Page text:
Cambridge, MA – Recent reforms to reduce outpatient hospital costs in North Carolina have stabilized payments for injured worker treatments, but growth could resume, according to a study from the Workers Compensation Research Institute.
Following a year in which payment per service increased 12 percent, North Carolina enacted reforms in 2009 that reduced the reimbursement rate for hospital outpatient services to 75 percent from 95 percent. From 2009 to 2010, the average hospital outpatient payment per service did not change, a WCRI press release states.
However, the average charge per service grew 11 percent in 2010, which could lead to the stability of payments becoming a one-time effect, according to the study.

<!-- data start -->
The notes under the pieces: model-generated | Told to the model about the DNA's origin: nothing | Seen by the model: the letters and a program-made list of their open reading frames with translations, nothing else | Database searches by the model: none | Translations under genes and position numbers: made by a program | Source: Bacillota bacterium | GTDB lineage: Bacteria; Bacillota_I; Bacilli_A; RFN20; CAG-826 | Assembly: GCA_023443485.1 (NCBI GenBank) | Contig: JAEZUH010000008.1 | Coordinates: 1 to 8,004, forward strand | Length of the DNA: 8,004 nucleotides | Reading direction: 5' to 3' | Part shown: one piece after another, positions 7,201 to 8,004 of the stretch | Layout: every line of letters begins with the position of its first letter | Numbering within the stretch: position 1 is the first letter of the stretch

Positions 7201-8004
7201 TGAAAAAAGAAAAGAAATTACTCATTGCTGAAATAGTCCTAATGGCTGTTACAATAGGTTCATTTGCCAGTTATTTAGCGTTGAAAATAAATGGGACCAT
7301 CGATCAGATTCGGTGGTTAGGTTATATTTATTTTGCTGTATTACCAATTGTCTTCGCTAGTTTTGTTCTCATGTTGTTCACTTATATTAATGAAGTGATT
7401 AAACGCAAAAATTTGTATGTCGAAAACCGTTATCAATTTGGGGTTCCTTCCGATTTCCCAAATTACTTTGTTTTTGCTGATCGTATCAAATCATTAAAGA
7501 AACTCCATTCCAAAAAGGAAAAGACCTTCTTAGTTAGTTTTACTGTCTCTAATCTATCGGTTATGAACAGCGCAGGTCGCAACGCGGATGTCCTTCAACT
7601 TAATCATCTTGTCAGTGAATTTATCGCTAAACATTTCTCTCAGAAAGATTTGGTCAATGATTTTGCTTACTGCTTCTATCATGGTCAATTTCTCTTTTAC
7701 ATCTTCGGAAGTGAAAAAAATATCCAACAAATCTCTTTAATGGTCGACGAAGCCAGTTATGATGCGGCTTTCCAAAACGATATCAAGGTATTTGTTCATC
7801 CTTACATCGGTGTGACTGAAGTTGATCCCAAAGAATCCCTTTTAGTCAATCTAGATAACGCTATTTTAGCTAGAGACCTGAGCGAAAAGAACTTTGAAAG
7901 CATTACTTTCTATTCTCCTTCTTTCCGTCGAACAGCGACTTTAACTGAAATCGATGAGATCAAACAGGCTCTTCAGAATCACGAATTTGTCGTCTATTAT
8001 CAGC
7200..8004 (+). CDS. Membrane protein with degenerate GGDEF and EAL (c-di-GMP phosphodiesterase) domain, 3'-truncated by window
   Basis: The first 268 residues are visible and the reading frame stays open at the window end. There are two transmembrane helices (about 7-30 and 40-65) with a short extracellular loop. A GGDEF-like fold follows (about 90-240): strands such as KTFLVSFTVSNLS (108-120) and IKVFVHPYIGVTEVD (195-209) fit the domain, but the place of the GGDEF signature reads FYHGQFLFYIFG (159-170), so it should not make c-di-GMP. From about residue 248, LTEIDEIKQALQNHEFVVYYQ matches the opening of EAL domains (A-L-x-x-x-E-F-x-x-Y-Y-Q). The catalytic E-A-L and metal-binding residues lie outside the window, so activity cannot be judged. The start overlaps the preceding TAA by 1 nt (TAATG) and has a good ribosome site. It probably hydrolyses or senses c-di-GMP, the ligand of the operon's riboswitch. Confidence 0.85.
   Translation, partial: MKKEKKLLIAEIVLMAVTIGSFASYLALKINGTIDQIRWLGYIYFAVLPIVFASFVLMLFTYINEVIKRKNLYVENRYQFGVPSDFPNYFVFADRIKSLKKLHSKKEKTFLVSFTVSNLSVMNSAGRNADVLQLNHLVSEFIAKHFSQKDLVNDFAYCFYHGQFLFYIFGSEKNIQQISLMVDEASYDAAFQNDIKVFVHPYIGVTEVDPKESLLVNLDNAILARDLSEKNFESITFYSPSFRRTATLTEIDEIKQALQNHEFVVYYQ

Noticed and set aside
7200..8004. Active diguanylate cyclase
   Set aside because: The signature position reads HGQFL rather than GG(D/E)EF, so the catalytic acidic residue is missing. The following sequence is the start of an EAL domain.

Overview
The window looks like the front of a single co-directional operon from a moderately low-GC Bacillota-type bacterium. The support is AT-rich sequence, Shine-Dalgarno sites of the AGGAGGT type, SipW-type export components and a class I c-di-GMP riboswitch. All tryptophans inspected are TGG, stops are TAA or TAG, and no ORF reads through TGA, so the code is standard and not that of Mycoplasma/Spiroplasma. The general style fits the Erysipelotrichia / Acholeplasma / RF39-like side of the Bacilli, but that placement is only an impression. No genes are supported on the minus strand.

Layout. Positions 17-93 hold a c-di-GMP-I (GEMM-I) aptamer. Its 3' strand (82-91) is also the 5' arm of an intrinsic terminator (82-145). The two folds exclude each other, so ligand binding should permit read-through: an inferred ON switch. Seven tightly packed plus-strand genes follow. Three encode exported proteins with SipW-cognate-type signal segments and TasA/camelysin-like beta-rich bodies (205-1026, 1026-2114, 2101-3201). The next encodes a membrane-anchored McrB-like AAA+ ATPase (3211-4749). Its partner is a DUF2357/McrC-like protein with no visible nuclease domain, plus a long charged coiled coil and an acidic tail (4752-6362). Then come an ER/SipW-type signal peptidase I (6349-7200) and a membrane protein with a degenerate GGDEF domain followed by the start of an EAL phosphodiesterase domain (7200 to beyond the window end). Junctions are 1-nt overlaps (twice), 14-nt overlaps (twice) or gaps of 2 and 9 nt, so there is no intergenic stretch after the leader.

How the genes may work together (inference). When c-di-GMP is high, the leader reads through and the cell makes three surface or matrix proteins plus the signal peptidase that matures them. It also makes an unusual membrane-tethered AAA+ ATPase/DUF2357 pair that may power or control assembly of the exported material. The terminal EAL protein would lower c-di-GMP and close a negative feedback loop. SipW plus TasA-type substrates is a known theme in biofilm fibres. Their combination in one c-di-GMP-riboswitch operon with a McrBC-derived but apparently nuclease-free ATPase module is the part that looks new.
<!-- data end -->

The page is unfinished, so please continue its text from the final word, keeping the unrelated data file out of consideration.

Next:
“Charges increased at a rate much faster than cost-saving estimates anticipated,” WCRI counsel and Deputy Director Ramona Tanabe said in the press release. “Over time, this could affect the impact of the fee schedule reduction because a lower percentage of a higher charge would be less likely to achieve the state’s cost-savings goal.”